Q. I wanted to ask you about working with Kyle basically because you were obviously leading the team at the 500 in terms of that development you were talking about, in terms of not quite rolling off the truck exactly as you wanted but you were able to develop through the month of May. How much are you kind of looking forward to giving that advice to Kyle and working with him, as someone who's a bit more experienced, and seeing how he works as a rookie coming through like you were once?

J.R. HILDEBRAND: Yeah, I mean, I think it was interesting actually being at the Texas test, at his rookie test, whatever, last week. I got in, shook the car down, and it was just kind of funny, I think my first -- it wasn't the first time that I had driven an INDYCAR on an oval but my first test with Panther Racing in 2011 season in my rookie season was at Texas, as well, and just kind of thinking, like, yeah, I didn't really have anybody around to let me know what was going on.

So it was kind of fun to have to sit there and think like what -- looking back at it now, what do I sort of -- what was I ready to hear from somebody, what was going to be like an overwhelming amount of information, trying to kind of distill down what are those three or four things that would have been nice to just have crystallized in my head, like yes, this is definitely something you should start doing and then kind of evolve on your own and get a feel for it. No, you should not tolerate the car being like this no matter what anybody says, those types of things.

It was kind of fun to work through that process a little bit with Kyle. He's obviously really good. There's no question about that. Once he got comfortable and got a feel for things, he was out there in traffic running just like anybody else would be.

But he's also fresh, and I think that there's a part of that when you've got somebody who's clearly a very good driver, who clearly has a good feel just kind of innately for the car, that actually can be quite an asset within a team, to just know that you're going to get a really clean, unbiased, unadulterated, unfiltered perspective on what the car is doing, and I think he'll be trustworthy right away. I don't expect we'll be on completely different pages.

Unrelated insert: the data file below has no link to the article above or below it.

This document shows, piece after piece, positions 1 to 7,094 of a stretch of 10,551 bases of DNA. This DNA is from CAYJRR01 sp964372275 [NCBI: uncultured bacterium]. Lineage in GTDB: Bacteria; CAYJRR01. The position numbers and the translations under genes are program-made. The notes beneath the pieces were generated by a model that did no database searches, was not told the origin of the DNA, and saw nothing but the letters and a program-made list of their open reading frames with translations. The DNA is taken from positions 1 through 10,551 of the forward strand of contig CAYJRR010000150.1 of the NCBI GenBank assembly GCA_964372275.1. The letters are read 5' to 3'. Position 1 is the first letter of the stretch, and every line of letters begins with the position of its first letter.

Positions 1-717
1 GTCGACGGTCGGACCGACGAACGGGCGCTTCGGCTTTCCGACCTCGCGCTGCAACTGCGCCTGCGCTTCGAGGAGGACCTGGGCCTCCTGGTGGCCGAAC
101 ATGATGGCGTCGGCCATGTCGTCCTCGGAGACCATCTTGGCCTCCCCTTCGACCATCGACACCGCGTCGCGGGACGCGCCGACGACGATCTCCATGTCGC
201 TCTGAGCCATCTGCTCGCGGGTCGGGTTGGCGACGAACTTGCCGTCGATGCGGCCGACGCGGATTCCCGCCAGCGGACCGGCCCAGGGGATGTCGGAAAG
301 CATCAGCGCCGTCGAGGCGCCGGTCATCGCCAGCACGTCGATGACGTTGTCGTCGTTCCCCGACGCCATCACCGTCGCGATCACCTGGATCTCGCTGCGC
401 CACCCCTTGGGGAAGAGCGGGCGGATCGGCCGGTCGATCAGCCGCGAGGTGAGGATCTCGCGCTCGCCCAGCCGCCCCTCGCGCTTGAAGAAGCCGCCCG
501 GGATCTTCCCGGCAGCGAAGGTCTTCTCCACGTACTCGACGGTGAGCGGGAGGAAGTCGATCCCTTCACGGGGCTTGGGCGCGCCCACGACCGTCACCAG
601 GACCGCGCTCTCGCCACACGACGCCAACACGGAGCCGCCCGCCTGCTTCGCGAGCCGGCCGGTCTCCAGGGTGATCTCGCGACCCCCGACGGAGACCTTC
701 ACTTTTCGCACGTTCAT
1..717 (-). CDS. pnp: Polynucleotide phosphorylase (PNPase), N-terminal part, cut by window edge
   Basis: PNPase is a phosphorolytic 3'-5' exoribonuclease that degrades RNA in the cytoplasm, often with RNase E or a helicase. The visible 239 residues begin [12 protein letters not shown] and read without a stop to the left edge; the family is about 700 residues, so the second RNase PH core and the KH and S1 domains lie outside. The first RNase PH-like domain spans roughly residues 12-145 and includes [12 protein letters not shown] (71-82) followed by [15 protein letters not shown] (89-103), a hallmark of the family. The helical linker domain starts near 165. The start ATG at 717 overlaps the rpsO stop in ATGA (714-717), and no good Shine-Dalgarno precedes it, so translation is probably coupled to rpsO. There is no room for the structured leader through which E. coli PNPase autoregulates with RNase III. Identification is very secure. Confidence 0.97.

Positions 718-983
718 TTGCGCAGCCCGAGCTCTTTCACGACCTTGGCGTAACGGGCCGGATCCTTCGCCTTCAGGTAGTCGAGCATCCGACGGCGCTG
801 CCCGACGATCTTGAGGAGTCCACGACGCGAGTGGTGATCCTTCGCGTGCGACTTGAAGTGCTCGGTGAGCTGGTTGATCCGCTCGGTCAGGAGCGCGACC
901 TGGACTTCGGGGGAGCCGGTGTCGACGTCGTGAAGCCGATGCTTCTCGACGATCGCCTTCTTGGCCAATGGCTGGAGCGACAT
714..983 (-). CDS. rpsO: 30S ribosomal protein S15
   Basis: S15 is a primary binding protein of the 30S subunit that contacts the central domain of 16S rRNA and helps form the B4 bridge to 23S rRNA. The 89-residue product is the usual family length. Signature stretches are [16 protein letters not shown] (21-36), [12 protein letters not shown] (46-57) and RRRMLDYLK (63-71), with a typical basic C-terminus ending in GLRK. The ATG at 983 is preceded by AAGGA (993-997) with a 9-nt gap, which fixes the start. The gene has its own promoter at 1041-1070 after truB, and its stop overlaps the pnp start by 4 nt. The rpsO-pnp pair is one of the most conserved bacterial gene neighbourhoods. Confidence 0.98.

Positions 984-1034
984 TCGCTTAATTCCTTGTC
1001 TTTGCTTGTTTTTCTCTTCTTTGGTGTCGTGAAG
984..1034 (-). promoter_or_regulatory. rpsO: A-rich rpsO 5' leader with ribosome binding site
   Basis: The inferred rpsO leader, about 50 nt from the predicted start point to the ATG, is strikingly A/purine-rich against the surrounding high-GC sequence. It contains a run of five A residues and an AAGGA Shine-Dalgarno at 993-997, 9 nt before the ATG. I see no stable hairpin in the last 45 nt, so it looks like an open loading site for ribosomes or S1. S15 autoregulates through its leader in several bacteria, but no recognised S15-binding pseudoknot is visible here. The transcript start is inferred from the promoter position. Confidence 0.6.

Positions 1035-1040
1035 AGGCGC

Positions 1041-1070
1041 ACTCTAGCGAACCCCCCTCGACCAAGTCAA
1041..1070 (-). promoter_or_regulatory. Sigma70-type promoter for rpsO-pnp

He's come up very much the same way that I did, so his background coming into the INDYCAR Series is similar, albeit in a weird way -- he's done less oval racing. He's done a little bit more of it maybe in the Junior, Junior categories because I didn't do any of that in F2000 or whatever, but in Indy Lights championship when I raced Indy Lights, it was more stacked with ovals than it is now. We had run at Indy -- it was funny talking to him that they haven't even done the Freedom 100.

Even showing up at the speedway, it'll be a little bit more of a new thing for him than it maybe was for me at the time, but I'm looking forward to it. I am kind of ready to put my faith and trust in him to be a functional and valuable part of the process of figuring the car out and all of that stuff right away, even if it's just by knowing that if the car can do whatever you think it needs to do that he'll be able to do it or not, and that all by itself a lot of times is as much information as you need when you're going through the checklist.

But yeah, I'm definitely excited. Excited for him to be able to have the opportunity that he's got.

THE MODERATOR: J.R., when you're young like that, you've got to have a certain amount of maturity to be able to check your ego at the door, right, in a situation like that?


THE MODERATOR: Put yourself in his shoes or any young person's shoes; did you have that kind of mentality? Could you do that when you were that young?

J.R. HILDEBRAND: I think so. I don't know, maybe I'm not the right person to ask.

You know, when I was a rookie, there was obviously -- running the National Guard car, that was sort of a big deal. I felt like it was, to be driving that car. The team had obviously had a lot of success, particularly at these types of tracks.

The team environment that I was working at, Dave Cripps was my engineer and we had a lot of really good people, and they were good at I think kind of reducing the pressure to a degree, keeping the mood kind of light, but that year outside of Indy where I had Buddy Rice as a teammate, I just didn't have a -- looking back, I didn't think about this a lot of the time. Like at the time I just thought, well, I'm here to go race and I'm the Indy Lights champ and I'm good, I'm going to go out and do this and I'll figure it out or whatever.